Given the potential for a threat-rich environment, the Air Force has made clear that it will consider the ability of a bomber to evade defenses, or to actively defend itself, a primary feature in its evaluation.

As the decades progress, I wouldn't be surprised to see the even greater integration of satellite technology in the detection of aerial threats than we have today. For this and other reasons, the protection of space-based assets will also become an important issue, as it has started to already.

Much of this technology is of only limited use in an age of terror, but the concerns of our military reach the full gamut of potential threats and extend beyond the immediate horizon. The high technology currently under development is obviously aimed more toward addressing the requirements of organized warfare conducted by large state actors, including, for example, China and Russia. It would hardly be shocking if the 2018 and 2035 dates were set by partial reference to the rising military power of China and the possibility that Russia may become a nationalist entity whose interests became more and more adverse to the West.

In more general terms, for a variety of reasons, it is my suspicion that the United States will no longer enjoy sole-superpower status by 2050; however, there is no reason to believe that the U.S. will not be one of only a few global superpowers, and probably still the strongest even among rough equals. If this is so, production of ultra-advanced bombers by 2035 would help maintain the edge required to maintain this country's position across the globe and into space itself.

[Edited 2006-10-14 08:12:26]

User currently offlineEBJ1248650 From United States of America, joined Jun 2005, 1932 posts, RR: 1
Reply 7, posted (8 years 2 months 6 days 19 hours ago) and read 9973 times:

Quoting KC135TopBoom (Reply 1):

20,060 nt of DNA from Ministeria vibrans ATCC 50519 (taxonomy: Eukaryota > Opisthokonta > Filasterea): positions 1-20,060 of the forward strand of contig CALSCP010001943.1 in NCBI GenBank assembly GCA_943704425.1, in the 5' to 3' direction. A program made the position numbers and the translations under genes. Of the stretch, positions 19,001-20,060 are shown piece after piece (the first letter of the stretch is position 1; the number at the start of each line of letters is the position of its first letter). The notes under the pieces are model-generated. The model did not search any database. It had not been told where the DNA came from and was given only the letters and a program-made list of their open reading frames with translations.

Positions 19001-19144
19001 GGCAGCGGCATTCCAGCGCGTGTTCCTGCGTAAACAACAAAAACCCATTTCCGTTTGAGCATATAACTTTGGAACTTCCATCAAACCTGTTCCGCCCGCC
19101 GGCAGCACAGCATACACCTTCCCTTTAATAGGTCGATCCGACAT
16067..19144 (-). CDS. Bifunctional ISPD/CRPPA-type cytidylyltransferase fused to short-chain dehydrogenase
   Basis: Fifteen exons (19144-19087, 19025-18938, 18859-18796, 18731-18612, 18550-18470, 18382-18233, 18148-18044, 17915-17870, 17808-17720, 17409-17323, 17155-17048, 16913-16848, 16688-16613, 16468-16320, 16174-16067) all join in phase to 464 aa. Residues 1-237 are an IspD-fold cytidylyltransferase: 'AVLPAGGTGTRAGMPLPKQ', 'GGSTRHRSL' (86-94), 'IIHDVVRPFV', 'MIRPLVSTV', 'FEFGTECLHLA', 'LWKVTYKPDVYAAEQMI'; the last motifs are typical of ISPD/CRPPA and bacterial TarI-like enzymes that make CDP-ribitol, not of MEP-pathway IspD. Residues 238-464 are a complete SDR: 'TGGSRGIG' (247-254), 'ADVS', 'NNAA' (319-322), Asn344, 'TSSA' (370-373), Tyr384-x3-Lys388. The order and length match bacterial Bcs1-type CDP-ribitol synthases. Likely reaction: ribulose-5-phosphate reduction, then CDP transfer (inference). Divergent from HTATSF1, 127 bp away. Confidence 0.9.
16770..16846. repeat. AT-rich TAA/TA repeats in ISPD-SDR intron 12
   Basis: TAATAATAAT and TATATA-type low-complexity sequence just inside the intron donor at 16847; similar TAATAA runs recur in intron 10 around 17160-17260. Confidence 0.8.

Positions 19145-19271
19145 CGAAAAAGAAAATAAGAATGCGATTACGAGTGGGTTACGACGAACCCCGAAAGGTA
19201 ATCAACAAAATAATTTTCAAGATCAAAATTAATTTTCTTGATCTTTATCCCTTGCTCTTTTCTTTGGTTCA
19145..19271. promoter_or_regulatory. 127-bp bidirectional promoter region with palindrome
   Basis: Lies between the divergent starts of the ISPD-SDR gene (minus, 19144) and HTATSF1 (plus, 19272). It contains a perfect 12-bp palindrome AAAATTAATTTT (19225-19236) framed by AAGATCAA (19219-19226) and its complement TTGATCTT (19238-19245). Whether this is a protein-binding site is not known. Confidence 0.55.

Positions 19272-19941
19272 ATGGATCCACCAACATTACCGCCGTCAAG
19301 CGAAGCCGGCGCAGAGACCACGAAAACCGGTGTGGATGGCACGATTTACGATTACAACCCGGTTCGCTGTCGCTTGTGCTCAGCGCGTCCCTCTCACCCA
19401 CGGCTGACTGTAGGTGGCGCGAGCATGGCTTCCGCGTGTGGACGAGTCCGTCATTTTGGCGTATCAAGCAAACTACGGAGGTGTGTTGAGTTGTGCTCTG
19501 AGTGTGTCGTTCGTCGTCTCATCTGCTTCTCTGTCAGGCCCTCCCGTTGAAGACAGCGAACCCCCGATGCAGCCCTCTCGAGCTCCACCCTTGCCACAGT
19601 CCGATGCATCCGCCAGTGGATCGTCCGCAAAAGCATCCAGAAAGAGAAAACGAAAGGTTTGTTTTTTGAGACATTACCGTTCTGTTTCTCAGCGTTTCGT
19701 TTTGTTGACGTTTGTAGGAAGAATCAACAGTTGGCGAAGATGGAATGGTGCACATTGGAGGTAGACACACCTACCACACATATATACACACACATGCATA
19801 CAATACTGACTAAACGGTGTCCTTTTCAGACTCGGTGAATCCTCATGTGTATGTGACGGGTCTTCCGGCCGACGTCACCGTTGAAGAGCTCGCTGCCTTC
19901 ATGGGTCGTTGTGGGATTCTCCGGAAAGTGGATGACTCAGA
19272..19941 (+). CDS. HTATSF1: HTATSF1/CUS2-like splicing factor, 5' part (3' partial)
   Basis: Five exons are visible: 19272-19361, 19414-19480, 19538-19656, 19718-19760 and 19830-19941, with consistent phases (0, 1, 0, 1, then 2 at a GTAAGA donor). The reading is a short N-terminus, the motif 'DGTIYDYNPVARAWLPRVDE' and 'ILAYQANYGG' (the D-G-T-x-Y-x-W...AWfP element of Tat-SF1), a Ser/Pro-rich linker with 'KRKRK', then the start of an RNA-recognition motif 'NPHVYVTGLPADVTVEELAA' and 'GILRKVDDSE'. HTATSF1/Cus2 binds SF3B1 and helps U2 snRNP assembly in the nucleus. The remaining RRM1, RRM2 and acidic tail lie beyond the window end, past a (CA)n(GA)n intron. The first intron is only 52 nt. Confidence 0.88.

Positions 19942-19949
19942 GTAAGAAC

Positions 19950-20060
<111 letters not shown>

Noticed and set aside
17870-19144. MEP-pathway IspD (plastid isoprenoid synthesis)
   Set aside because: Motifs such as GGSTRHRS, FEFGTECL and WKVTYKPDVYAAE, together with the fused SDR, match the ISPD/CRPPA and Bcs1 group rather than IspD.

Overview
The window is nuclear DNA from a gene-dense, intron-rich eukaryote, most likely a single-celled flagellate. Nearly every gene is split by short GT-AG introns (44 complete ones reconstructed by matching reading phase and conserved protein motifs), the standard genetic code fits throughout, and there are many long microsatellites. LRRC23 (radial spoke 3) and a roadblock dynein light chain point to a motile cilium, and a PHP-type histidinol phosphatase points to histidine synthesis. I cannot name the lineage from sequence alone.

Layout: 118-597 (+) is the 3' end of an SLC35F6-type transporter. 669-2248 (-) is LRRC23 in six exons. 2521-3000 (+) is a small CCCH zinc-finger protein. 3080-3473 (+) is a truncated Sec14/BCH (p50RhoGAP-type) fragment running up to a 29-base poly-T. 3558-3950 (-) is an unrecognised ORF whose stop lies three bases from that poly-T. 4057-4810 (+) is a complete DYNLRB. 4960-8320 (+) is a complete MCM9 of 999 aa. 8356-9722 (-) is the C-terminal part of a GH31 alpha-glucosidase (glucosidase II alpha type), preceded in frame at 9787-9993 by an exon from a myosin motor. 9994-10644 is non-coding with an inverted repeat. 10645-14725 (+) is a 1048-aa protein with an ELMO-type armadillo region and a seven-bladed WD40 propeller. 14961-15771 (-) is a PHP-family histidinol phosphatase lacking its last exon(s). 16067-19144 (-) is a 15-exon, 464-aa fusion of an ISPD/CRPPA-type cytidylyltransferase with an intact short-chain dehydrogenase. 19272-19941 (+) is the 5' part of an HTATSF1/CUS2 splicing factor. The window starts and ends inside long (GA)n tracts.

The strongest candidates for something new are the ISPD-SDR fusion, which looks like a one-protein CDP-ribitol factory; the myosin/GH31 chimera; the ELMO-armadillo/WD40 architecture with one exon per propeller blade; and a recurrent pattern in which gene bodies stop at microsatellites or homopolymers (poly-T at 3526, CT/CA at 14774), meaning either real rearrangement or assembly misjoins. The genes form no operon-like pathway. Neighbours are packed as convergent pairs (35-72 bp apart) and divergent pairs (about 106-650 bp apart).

But, the USAF is going to have a hard time telling Congress they need a new 2018 bomber program while at the same time reducing the B-52 fleet to 56 aircraft, the recently reduced B-1 fleet to 67 airplanes and only 16 B-2s.

Might not be as hard as you think as both the B-52 and B-1 represent older technologies, though the B-1 isn't nearly as old as the B-52.



Dare to dream; dream big!
User currently offlineDeltaDC9 From United States of America, joined Apr 2006, 2844 posts, RR: 4
Reply 8, posted (8 years 2 months 4 days 17 hours ago) and read 9842 times:

Quoting KC135TopBoom (Reply 1):
Well, to get a new bomber on the ramp by 2018, there are only a few choices, a B-2B, or a FB-22A. Since all of the tooling for the B-2A is still around, and the F-22A is in production, those are your only choices to get a flyable prototype by 2009.

You forget about the "Black" projects. We might already have a prototype.

What we see here might be the formal transition to a normal budget line item.



Dont take life too seriously because you will never get out of it alive - Bugs Bunny
User currently offlineKC135TopBoom From United States of America, joined Jan 2005, 12178 posts, RR: 51
Reply 9, posted (8 years 2 months 4 days 15 hours ago) and read 9813 times:

Quoting Thorny (Reply 4):
Quoting KC135TopBoom (Reply 1):
What they need to work on is a C-130E/H replacement, instead.

There are two: C-130J and A400M.

USAF has not ordered the A-400M (nor are they likely too for several years, if ever). The C-130J is being bought, but in very small numbers. USAF was not happy that it took 5 years to get a few ANG C-130J combat ready.

Quoting EBJ1248650 (Reply 7):
Quoting KC135TopBoom (Reply 1):
But, the USAF is going to have a hard time telling Congress they need a new 2018 bomber program while at the same time reducing the B-52 fleet to 56 aircraft, the recently reduced B-1 fleet to 67 airplanes and only 16 B-2s.

Might not be as hard as you think as both the B-52 and B-1 represent older technologies, though the B-1 isn't nearly as old as the B-52.

But, both the B-52H and B-1B are still viewed (by Congress) as very effective systems.

Quoting DeltaDC9 (Reply 8):
Quoting KC135TopBoom (Reply 1):